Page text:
Lebanon inks $360 mln electricity deal

Karadeniz and Bassil during the signing ceremony.

BEIRUT: Lebanon signed Friday a $360 million three-year contract to lease electricity-generating ships from Turkish firm Karkey Karadeniz Elektrik Uretim, with the first barges due to arrive in 120 days. The two ships are expected to generate 270 megawatts of electricity, Energy Minister Gebran Bassil said.

During a news conference held at the Energy Ministry, Bassil said that he regretted that it has taken two years to implement the project after political bickering “delayed bringing electricity to Lebanese.”

Depending on whether the government utilizes the power ships to substitute some of the country’s aging plants – scheduled for extensive repairs – Lebanon could see electricity rationing fall by one to two hours a day, the minister said.

Bassil also said that depending on the decision, the state-run Electricite du Liban would be able to make savings ranging from $30 to $130 million a year on fuel.

Lebanon’s current electricity production stands at around 1,500 MW, while demand soars above 2,400 MW.

The huge deficit renders the country vulnerable to severe power rationing that often exceeds 12 hours a day outside of Beirut.

According to Bassil, the power ships would produce energy at rates of almost $0.06 per kilowatt hour, significantly less than in Lebanon’s outmoded plants.

Energy Ministry estimates put Lebanon’s current energy costs at no less than $0.17 per kilowatt hour.

The troubled EDL receives massive government subsidies, which have reached a record LL1.797 trillion ($1.19 billion) in 2011, LL828 billion higher than in 2010.

The massive increase followed higher fuel oil and gasoil prices, as well as soaring consumption, said a Finance Ministry report.

Turkish Ambassador to Lebanon Inan Ozyildiz said the contract was the largest business agreement between the two counties.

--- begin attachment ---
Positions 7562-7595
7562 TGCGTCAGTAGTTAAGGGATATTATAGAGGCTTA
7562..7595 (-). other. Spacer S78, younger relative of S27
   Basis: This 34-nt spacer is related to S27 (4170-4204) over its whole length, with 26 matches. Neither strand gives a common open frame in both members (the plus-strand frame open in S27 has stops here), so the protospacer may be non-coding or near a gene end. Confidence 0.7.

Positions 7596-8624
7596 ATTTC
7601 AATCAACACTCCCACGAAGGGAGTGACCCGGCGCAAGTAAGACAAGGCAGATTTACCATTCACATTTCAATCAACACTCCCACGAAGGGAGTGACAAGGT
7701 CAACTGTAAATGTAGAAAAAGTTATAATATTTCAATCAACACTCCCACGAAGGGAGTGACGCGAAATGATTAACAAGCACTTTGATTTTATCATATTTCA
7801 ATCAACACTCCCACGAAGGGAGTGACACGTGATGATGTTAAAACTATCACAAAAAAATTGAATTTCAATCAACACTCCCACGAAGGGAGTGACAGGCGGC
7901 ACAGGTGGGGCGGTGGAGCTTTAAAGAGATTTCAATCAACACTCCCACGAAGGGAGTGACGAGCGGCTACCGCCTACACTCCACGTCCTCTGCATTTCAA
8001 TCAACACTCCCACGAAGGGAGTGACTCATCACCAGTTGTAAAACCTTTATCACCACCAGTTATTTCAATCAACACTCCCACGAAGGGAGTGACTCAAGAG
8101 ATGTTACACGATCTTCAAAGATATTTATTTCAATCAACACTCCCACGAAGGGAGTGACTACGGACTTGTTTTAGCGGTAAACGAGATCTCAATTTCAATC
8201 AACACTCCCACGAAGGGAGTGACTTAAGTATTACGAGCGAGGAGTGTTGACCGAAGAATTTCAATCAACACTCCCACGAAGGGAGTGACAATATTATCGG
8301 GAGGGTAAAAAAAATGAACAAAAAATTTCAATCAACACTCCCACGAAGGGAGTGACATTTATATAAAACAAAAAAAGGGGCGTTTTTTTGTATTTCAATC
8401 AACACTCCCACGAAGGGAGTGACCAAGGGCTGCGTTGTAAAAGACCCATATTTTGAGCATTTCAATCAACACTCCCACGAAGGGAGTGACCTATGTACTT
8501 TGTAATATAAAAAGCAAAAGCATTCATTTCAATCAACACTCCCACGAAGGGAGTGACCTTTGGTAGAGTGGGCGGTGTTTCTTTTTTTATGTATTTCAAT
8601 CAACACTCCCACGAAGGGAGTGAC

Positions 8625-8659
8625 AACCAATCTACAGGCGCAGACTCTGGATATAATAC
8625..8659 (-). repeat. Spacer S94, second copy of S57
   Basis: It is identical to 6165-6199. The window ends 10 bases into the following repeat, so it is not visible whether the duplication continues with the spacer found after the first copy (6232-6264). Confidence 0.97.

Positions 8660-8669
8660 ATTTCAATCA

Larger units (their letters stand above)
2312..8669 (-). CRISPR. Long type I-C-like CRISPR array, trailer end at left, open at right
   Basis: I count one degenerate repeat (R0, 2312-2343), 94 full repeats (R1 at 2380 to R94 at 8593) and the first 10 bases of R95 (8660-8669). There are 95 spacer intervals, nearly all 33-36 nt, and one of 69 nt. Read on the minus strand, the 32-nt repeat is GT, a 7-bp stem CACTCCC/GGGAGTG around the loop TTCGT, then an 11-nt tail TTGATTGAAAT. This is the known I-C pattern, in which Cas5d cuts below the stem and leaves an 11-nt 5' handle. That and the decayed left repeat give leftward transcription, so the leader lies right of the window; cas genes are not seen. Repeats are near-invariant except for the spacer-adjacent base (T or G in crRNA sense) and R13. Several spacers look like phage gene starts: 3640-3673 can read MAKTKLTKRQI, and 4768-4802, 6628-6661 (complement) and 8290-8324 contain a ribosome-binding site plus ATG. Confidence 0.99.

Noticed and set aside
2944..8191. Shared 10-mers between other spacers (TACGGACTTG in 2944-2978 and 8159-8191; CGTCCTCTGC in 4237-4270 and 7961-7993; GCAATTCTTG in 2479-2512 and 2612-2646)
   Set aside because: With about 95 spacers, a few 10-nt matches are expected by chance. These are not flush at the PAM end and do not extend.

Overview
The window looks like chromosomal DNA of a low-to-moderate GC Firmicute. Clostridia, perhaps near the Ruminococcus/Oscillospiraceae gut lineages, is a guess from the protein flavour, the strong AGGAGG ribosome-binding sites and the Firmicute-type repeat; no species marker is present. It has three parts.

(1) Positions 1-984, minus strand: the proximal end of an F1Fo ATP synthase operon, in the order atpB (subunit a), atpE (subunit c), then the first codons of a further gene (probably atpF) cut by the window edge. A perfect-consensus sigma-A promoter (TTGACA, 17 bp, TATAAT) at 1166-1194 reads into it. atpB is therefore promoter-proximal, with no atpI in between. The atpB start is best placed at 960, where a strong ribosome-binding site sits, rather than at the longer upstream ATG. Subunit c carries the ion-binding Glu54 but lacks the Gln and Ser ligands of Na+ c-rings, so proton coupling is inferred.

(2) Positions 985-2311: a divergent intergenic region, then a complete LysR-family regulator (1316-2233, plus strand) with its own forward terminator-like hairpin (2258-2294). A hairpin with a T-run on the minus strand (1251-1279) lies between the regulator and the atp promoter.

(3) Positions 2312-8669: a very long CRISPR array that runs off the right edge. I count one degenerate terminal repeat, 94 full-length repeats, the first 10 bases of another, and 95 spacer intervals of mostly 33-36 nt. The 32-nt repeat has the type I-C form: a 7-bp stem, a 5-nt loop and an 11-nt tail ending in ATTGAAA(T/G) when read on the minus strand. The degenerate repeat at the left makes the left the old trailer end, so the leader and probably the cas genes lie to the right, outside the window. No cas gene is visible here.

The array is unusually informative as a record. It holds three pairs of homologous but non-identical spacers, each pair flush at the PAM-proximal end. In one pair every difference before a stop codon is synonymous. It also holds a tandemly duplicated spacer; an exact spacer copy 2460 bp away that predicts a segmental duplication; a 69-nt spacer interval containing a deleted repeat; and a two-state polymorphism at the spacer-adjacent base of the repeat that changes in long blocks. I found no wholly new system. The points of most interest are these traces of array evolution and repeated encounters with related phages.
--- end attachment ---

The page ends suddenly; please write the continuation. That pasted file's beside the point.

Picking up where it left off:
He said Turkey was ready to get involved in more projects to help revitalize Lebanon’s electricity sector.

Turkey has a growing interest in Lebanon’s energy sector, the ambassador said, citing promising prospects for cooperation in the country’s offshore oil and gas sector.

The chairman of KKEU, Ohan Karadeniz, said his firm would make an effort to deliver the barges before the date stipulated in the contract.

“We hope to realize the project quickly and contribute to reinforcing relations between Lebanon and Turkey,” he said.

The Cabinet agreed to lease two electricity-generating ships from the Turkish company after post-tender negotiations that saw the firm slashing its original bid by 9 percent. The two countries also agreed to reduce the ships’ leasing period from four to three years.

Meanwhile, a legal dispute between the government of Pakistan and the Turkish firm has escalated as KKEU sought damages at the International Court of Arbitration, a tribunal for commercial disputes.

The dispute started last year when the Pakistani Supreme Court revoked the contracts of several power-ship companies on corruption charges and failure to produce electricity stipulated in their contracts, Pakistani media reported.

Pakistan’s National Accountability Bureau is seeking $180 million in penalties from KKEU. The company refused to pay the sum, saying Pakistan’s breach of contract was in violation of international law.

The company’s bank accounts in Pakistan were frozen pending the settlement of the legal dispute.

In terms of Lebanon’s contract, the Turkish firm has promised to try to cut short the time needed for delivery.

Bassil said Lebanon would enforce up to $270,000-a-day in penalties if delays occur.

Additional penalties stipulated in the contract specify a loss of $500,000-a-day for every percentage point of electricityproduction that falls below the contracted rate, or if the ships are less fuel efficient than promised.

A version of this article appeared in the print edition of The Daily Star on July 14, 2012, on page 4.




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